Reblogged from RavBlog: Reform Rabbis Speak: http://ravblog.ccarnet.org/2018/03/helped-me-to-grow/
I’m at the CCAR Annual Reform Rabbi’s Conference this week and had the chance to write a reflection for the CCAR blog. I wanted to share it here, as well. It also worked as a #BlogExodus piece, as I prepare myself to welcome Pesach!
Yesterday morning, Rabbi Aaron Panken, President of Hebrew Union College – Jewish Institute of Religion (HUC-JIR), the school at which most of us here at the CCAR Convention—indeed, the vast majority of Reform clergy—went to seminary (and at which I am also currently in Cohort 6 of the Executive Masters program to get a Master of Arts in Religious Education) addressed the Conference at our annual alumni breakfast. We had the chance to study some text, and then we got to what is, to me, the best part.
There are few things that will get hundreds of rabbis, many of whom stayed up much later than usual catching up with friends, awake and eager at 7:!5 am. This is one of them. During the breakfast, as we do every year, we engaged in Roll Call, which Rabbi Panken described this morning as, “That interesting ritual that should be fun.” The origins of this ritual are a mystery, but are steeped in tradition: each year, a representative of the Alumni Association calls out each year of classes ordained from HUC-JIR, and everyone present from that class stands. From the current students who are present to those who were ordained through the decades (at least those who got up for breakfast). Each class stands, to applause from the group as a whole—from current students all the way to someone ordained 60 years ago. Many classes show spirit by waving to each other or cheering. Some classes are gathered together at a table or two—others are spread out, and you can see that some of them have only just seen each other. It’s amazing to see the generations of rabbis, gathered together through a collective memory, while celebrating the unique relationship of each class. We honor our own experience, as well as the chain of tradition that links every person in that room.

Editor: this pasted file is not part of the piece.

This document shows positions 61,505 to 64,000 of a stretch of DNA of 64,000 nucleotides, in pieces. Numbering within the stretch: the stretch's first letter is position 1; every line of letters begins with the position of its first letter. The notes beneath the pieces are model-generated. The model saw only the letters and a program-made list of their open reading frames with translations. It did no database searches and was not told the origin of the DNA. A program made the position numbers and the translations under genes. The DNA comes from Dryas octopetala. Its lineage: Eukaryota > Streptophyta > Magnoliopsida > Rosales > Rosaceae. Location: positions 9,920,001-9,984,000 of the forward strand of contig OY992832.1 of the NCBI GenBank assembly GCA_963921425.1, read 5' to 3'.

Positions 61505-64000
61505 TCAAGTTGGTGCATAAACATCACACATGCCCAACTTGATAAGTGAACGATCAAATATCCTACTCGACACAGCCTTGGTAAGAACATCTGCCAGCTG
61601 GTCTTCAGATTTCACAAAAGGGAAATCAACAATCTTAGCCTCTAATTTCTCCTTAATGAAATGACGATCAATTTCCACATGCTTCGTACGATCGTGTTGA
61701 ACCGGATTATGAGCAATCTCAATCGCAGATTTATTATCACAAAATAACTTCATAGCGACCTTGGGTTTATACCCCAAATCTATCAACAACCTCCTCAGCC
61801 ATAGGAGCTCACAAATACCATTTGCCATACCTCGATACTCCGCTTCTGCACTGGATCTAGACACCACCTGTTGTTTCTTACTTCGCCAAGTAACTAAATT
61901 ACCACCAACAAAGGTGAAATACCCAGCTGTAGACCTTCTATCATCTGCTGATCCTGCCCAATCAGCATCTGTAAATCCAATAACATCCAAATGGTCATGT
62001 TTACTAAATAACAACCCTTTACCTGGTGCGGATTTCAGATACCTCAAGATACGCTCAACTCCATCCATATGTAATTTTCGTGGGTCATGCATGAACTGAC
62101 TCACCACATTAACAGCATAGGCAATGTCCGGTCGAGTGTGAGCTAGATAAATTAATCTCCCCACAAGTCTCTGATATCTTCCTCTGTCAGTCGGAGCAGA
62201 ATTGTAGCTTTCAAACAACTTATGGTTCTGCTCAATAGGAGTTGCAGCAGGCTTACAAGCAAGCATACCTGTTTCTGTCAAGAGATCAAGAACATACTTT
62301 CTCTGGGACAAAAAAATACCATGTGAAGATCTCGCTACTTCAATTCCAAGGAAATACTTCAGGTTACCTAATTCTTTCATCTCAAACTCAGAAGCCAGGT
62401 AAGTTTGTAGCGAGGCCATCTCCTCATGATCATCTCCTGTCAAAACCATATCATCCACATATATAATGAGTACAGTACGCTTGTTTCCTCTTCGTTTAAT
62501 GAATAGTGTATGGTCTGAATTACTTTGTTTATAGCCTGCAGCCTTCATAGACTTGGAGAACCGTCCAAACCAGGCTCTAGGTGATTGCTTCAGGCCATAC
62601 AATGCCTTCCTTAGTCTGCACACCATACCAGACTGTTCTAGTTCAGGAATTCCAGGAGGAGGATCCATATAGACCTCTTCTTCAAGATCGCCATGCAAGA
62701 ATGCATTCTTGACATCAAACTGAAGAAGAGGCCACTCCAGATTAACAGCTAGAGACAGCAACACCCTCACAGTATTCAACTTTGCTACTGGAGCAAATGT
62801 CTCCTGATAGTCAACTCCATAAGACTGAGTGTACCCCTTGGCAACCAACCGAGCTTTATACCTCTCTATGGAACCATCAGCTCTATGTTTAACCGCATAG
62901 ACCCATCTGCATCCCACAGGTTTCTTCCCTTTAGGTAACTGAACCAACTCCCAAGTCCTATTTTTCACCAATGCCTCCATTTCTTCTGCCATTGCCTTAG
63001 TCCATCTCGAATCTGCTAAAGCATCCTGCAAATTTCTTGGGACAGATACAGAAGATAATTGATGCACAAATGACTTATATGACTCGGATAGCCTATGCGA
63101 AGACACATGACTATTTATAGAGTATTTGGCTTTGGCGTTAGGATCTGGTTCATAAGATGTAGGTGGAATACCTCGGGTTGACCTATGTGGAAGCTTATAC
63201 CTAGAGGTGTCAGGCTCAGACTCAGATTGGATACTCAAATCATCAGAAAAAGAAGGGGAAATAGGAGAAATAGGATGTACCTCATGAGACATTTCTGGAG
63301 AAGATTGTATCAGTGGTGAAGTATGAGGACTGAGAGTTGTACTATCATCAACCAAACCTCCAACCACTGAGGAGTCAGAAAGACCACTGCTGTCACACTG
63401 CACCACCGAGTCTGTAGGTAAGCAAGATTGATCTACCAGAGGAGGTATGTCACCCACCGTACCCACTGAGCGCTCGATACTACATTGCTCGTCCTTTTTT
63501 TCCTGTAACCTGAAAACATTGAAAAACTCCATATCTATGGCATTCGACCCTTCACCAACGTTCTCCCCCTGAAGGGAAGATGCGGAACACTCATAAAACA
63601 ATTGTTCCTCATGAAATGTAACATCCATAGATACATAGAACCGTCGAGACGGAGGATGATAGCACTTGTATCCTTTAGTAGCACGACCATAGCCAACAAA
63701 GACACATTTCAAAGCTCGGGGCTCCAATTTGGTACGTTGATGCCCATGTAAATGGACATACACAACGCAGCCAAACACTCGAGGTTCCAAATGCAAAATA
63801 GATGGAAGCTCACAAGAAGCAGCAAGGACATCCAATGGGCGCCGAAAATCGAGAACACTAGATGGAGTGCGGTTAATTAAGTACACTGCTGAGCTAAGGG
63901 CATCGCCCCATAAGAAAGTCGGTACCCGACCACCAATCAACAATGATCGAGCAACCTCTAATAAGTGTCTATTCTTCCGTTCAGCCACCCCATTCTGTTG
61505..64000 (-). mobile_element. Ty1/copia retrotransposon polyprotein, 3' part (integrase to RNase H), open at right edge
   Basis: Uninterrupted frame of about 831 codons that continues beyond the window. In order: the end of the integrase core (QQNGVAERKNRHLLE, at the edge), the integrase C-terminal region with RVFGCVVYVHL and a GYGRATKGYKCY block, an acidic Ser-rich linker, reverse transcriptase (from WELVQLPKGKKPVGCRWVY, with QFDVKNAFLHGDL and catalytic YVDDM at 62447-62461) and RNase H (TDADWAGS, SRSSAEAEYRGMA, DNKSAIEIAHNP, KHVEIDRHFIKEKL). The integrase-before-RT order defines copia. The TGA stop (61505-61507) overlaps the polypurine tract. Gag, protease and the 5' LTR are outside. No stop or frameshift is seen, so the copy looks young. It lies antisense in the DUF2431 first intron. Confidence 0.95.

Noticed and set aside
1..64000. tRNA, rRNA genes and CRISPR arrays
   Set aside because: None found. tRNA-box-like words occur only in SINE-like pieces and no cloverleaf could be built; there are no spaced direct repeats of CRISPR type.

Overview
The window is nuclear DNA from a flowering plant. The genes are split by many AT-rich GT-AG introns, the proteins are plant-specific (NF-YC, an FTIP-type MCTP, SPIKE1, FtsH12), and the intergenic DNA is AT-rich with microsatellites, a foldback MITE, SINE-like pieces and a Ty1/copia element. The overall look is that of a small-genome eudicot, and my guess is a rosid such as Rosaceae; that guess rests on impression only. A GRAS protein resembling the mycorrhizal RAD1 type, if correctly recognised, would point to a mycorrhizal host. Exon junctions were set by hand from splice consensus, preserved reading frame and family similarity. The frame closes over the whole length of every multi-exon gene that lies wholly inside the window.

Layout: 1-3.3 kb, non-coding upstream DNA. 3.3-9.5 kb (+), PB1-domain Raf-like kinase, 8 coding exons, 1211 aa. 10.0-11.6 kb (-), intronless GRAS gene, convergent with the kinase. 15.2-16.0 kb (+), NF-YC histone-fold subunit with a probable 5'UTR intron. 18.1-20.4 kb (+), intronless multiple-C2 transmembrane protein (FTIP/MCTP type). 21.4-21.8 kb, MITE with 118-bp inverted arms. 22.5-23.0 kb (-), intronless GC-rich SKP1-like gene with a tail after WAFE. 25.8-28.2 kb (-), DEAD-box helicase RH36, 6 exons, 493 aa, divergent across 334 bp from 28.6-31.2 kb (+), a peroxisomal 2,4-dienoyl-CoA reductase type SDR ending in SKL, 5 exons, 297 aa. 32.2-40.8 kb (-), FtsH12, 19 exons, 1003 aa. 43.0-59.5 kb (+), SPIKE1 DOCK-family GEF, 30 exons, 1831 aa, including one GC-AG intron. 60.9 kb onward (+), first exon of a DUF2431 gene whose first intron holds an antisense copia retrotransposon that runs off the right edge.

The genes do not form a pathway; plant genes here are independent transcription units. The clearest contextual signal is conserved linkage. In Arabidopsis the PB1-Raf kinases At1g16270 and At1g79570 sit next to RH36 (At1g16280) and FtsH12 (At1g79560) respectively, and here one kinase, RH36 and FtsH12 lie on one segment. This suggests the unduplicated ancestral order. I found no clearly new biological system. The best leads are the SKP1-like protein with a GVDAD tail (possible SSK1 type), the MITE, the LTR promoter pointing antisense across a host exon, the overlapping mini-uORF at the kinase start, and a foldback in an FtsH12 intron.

The night before, our class had also gathered for dinner (as many classes did)—those ordained in our year, as well as those with whom we shared our year in Israel. I hadn’t seen some of these people since our Israel year, 21 years ago. Others I see regularly. But all of us being together—that’s something truly special. All of us together at breakfast, a significant way to celebrate our connection.
Each year, this breakfast is a reminder: I absolutely come to convention for the inspiration and the learning. To learn from some of the great minds of our time. To gain wisdom from incredible speakers. To delve into text study and ideas in a way that I don’t often get to. To grapple with the challenges of contemporary life. To commiserate over challenges, and argue in debates for the sake of Heaven. To pray in a truly unique and holy community. But, really, if I’m honest, more than all that, it’s about sitting side by side with my colleagues.
It’s an amazing thing, this connection, and one of the quirkier aspects of what is, in myriad ways, a quirky career. As we train for this, we spend 1 year in a foreign country, engaged in an immersive learning environment, followed by 4 years with 1/3 of those people—in a really small and really intense graduate school program. And then we all get scattered around the country (and even further). Thanks to technology, we have a sense of what is going on in each others’ lives—and maybe we see some of these people at other times during the year at other events—but this is the time when we all come together.
The chance to see these classmates, these friends, once a year is precious. Some come nearly every year—others only occasionally. In each case, the convention offers a chance to have an annual reunion of sorts. To catch up with people who have been with us from the very beginning of our careers. To see how we have each grown (and how we haven’t changed). To laugh at old memories. To cry at shared sadnesses. To offer each other a sense of camaraderie and collegiality which is often hard to find.
And, yes, to make connections with those from other generations. To meet senior colleagues whose work we have admired…to see people we went to camp with…to see the rabbis from our own formative years—when we became inspired by Judaism in a way that made us want to become rabbis…to see students who have themselves followed this path.
It’s an amazing thing this annual convention and the conference that forms it. It’s a chance for us to connect to our own experience, to reflect on where we have been and where we are and where we are going, and to remind ourselves of all the folks with whom we get to share this journey.